Building a brand around a sensitive subject. “I’m not going to pretend that it wasn’t a big question. I’m a white guy from this privileged community in Columbus. How am I possibly going to understand what families of color go through? My response to that is, you’re right. I don’t know firsthand what happens in those communities. But what I can tell you is this: There are too many police shootings disproportionately affecting people of color — typically young African American men. What happens when that occurs is that largely the Black community gets up in arms. The point I’m making is that it is time for all of us to get angry and to get on TV and say enough is enough. No, I’m not a Black man; I’m a white man, but it should be just as outrageous for white men and white women as it is for Black men and Black women.”

It’s time to put an end to hazing. “The way I look at hazing cases, there are a number of different participants in hazing. There’s the 18- to 22-year-old kids, the national fraternity and sorority organizations, and then there’s the universities — and I frankly think that we’ve spent way too much time talking about the 18- to 22-year-old kids. All they’re doing is living within a system that was created for them by adults. We need to focus on the national organizations and the universities to put a stop to this. If we are going to start putting in the hands of 18- to 22-year-old kids to stop hazing in this country, it’s never going to happen. We have had a hazing death on a college campus in this country every single year since 1959, and it’s become my mission to do everything I can to end hazing altogether.”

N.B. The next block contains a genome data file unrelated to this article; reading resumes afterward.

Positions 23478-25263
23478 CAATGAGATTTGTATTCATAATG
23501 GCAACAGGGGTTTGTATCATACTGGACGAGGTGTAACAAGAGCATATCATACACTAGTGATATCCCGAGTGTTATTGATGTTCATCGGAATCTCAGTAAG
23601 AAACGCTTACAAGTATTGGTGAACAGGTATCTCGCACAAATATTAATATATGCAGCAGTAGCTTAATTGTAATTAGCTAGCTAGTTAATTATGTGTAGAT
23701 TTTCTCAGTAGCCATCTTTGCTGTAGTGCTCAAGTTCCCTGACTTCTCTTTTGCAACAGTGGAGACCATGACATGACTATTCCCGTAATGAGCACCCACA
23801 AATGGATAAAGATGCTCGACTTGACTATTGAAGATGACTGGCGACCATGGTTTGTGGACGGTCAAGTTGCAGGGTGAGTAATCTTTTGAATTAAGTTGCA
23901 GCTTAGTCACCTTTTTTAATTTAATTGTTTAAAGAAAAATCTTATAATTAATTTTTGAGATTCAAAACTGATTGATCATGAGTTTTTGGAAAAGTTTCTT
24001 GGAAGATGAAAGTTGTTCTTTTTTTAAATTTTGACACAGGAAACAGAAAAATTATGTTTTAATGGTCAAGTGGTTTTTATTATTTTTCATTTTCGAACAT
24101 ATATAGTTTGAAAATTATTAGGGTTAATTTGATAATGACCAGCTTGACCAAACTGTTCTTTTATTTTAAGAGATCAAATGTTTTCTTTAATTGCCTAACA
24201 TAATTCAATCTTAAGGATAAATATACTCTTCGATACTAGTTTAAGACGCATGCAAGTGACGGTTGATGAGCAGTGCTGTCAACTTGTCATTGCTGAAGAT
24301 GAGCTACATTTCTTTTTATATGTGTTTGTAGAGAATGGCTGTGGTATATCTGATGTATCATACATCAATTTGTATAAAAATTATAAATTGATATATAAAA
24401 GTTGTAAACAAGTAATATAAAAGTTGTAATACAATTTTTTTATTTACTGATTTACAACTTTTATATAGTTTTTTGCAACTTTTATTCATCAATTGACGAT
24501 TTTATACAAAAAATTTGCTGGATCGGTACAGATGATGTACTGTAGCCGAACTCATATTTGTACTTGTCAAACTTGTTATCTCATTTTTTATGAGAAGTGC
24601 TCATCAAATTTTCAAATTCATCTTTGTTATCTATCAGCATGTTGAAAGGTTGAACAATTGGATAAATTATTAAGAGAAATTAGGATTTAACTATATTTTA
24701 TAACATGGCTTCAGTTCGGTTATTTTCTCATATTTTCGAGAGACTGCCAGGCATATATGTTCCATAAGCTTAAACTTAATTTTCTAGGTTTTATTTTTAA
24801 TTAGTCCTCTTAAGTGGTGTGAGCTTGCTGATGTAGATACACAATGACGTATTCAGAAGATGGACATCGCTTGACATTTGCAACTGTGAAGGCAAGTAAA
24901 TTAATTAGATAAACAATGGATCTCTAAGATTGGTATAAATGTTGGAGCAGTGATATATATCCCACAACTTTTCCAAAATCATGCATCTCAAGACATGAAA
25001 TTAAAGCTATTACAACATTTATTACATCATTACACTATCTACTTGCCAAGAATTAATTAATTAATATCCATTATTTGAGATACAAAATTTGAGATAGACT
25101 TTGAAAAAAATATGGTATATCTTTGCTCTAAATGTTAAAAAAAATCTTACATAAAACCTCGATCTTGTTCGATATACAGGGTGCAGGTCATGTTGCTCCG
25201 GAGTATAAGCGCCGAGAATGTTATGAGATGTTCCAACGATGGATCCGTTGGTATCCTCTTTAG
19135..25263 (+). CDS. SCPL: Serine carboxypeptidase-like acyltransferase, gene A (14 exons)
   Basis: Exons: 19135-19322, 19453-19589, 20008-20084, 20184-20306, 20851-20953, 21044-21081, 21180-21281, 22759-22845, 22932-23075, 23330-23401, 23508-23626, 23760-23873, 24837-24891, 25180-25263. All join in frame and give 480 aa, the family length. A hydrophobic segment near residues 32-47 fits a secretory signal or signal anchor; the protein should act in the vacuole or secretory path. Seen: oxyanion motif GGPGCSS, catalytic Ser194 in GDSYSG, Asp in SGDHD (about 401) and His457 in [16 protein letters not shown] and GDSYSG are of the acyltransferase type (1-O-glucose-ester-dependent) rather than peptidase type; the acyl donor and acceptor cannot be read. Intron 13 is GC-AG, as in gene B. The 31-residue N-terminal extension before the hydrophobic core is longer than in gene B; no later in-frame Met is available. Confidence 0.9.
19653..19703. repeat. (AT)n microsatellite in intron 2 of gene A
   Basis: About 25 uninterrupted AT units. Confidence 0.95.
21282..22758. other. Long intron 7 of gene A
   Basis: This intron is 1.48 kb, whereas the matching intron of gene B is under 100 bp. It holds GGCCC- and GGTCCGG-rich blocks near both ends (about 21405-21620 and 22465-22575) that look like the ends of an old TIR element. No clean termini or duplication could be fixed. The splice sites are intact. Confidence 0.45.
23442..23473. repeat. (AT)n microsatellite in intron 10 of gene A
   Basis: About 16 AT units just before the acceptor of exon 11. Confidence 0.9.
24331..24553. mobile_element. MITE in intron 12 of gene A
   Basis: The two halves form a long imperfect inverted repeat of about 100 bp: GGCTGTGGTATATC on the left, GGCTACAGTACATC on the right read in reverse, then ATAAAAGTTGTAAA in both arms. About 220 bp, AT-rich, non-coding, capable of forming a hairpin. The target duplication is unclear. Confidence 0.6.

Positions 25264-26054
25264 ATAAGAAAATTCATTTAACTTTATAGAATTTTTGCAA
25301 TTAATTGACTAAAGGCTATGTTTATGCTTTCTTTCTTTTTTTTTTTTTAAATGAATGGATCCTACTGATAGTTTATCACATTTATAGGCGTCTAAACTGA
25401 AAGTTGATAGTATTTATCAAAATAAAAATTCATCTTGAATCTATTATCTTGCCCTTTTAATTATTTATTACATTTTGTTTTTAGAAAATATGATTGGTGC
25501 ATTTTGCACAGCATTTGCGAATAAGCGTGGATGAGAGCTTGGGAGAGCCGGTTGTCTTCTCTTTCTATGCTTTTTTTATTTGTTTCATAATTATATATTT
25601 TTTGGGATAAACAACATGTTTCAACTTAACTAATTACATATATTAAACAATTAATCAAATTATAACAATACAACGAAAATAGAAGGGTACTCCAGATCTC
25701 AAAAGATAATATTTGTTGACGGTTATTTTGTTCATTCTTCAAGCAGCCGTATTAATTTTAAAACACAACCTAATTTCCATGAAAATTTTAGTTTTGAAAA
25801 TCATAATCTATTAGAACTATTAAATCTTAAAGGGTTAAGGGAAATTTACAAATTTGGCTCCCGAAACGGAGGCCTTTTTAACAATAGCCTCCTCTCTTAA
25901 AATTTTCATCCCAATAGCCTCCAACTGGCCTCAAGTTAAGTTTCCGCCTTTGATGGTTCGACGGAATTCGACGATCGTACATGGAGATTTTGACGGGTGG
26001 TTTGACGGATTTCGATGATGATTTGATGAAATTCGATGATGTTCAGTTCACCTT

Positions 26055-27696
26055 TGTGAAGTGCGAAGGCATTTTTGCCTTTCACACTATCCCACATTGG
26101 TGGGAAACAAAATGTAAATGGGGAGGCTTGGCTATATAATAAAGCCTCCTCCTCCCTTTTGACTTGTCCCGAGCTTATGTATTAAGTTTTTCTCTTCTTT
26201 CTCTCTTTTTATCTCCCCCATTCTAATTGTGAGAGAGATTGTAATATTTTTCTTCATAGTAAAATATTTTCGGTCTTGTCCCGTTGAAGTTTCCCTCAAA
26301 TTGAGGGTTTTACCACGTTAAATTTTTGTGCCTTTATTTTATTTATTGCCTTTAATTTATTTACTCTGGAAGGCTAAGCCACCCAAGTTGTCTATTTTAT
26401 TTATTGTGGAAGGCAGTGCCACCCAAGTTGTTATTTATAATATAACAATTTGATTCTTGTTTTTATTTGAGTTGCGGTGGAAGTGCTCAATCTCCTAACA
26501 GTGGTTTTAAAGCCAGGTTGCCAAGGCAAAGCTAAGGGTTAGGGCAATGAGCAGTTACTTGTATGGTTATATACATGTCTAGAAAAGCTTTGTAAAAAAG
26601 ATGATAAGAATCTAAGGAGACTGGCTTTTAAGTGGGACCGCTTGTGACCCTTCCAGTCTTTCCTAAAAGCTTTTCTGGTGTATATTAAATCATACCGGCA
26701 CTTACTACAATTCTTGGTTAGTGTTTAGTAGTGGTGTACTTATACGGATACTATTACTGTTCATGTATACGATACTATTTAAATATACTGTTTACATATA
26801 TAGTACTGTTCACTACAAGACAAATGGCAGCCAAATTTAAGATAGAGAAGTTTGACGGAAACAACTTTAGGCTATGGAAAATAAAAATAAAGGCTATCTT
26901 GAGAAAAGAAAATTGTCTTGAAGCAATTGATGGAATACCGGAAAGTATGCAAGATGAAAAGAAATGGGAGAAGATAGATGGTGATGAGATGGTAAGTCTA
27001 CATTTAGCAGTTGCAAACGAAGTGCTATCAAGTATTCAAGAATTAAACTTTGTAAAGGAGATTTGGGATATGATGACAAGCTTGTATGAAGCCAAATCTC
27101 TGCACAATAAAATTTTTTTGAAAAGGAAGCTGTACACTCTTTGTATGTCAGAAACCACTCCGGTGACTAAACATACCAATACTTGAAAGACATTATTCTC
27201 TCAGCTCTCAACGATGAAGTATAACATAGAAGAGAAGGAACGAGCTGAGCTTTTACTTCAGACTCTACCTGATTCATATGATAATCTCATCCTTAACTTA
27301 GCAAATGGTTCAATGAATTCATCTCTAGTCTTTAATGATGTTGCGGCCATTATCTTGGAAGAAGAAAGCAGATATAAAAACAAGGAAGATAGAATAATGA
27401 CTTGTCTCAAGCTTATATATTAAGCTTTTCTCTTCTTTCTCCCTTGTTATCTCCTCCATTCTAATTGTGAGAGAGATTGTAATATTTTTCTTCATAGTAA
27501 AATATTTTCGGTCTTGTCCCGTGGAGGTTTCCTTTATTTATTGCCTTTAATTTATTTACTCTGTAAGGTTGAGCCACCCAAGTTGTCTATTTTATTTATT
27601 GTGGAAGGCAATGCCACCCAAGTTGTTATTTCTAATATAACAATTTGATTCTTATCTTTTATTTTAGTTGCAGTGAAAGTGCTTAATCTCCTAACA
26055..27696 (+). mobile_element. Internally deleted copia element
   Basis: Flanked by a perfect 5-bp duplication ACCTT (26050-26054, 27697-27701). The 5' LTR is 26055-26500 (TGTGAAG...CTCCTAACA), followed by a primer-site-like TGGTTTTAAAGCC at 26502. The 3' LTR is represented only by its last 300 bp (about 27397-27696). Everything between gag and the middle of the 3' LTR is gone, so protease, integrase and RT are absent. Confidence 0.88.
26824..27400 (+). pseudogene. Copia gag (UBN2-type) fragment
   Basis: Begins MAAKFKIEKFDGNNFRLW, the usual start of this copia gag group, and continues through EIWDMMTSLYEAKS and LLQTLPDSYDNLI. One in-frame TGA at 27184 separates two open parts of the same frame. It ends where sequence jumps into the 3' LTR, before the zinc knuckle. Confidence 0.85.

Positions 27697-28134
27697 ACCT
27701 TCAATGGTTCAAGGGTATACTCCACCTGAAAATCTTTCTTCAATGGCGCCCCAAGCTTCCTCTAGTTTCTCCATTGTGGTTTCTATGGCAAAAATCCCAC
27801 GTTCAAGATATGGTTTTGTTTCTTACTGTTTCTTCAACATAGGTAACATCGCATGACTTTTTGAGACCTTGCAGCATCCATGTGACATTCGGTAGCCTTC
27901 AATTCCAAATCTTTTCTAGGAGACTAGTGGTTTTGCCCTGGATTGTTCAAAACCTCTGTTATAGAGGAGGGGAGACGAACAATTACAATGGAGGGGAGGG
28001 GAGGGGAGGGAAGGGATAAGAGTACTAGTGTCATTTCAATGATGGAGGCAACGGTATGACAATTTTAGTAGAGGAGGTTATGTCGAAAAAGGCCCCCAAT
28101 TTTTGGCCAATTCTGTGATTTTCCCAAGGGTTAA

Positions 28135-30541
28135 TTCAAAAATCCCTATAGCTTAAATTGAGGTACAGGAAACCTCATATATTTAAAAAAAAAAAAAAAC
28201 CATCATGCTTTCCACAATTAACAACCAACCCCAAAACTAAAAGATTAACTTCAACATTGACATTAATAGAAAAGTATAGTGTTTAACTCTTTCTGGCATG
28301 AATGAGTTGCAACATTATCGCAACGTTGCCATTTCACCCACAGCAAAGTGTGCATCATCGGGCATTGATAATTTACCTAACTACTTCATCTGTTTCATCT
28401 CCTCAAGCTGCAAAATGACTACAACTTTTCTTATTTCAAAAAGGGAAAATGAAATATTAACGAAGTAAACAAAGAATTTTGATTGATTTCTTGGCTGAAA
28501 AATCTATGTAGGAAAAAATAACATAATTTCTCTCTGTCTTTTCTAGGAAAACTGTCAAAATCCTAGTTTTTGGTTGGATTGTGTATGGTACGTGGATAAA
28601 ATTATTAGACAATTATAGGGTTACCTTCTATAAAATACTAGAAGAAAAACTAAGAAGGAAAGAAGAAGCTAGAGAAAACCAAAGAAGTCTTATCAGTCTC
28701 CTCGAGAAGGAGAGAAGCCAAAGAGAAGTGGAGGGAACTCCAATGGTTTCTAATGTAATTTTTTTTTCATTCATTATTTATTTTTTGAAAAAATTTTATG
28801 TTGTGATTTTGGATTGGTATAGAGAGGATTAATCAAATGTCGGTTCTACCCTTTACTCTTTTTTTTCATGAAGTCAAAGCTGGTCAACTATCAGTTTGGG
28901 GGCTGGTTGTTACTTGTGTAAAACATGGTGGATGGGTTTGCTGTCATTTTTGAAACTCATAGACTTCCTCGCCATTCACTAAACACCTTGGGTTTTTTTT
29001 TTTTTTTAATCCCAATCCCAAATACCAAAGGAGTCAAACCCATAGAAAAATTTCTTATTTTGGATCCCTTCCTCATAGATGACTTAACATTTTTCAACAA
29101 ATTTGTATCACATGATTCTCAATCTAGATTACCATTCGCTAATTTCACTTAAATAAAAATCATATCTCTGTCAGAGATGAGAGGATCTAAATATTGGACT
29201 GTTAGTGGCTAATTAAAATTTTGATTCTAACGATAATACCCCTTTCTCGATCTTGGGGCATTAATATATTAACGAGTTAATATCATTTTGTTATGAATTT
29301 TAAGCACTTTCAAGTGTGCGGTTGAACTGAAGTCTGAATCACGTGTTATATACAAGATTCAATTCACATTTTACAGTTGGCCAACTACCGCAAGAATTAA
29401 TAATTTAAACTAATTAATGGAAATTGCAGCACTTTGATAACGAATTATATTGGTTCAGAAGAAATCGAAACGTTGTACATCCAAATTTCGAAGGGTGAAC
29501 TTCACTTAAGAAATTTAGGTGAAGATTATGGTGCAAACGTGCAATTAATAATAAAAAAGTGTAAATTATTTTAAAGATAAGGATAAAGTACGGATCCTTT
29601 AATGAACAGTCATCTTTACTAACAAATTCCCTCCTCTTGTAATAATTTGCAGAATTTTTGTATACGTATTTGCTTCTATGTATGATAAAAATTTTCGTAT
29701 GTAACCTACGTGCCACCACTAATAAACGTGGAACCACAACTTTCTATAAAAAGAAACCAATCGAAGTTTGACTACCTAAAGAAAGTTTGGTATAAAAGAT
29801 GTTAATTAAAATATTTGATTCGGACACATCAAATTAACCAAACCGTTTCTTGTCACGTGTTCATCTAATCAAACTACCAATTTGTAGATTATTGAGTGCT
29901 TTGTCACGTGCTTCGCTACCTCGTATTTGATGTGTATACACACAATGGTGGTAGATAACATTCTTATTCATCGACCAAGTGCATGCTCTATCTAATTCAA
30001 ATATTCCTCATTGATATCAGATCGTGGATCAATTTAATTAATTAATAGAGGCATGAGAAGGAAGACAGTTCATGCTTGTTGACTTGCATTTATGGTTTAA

Down with the Greek system. “I’ve called for an end to pledge programs across the country. They’re antiquated, they’re archaic, and there’s absolutely no purpose for a pledge program anymore. That’s where all these deaths and injuries are occurring because there’s an imbalance of power. The active members have something the pledges want, so the pledges go through a process. At some point they become invested and they’re so far down the path, there’s no turning back. Think about it for a second. These 18- and 19-year-old kids are on a college campus. They’re living independently for the first time in their lives. The last thing they’d want to do is quit something, and I think we need to eliminate pledge programs in general. One more death on a college campus in this country is too much.”

What does being a game changer mean to you? “Being a game changer means being committed to what you believe in. Don’t do things that you aren’t committed to. You’ve got to be humble and not get caught up in your successes. When you’re fighting for the underdog, you’ve got to work hard for them. And of course, make your family your priority. You can be a great attorney, but you’ve got to remember to be a great mom or dad too.”

Denison University
Syracuse University
Sullivan & Cromwell
National Football League
Willie Gladdens
Donovan Lewis
Ben Crump
Stone Foltz
Collin Wiant
Bowling Green University
Entrepreneurs’ Organization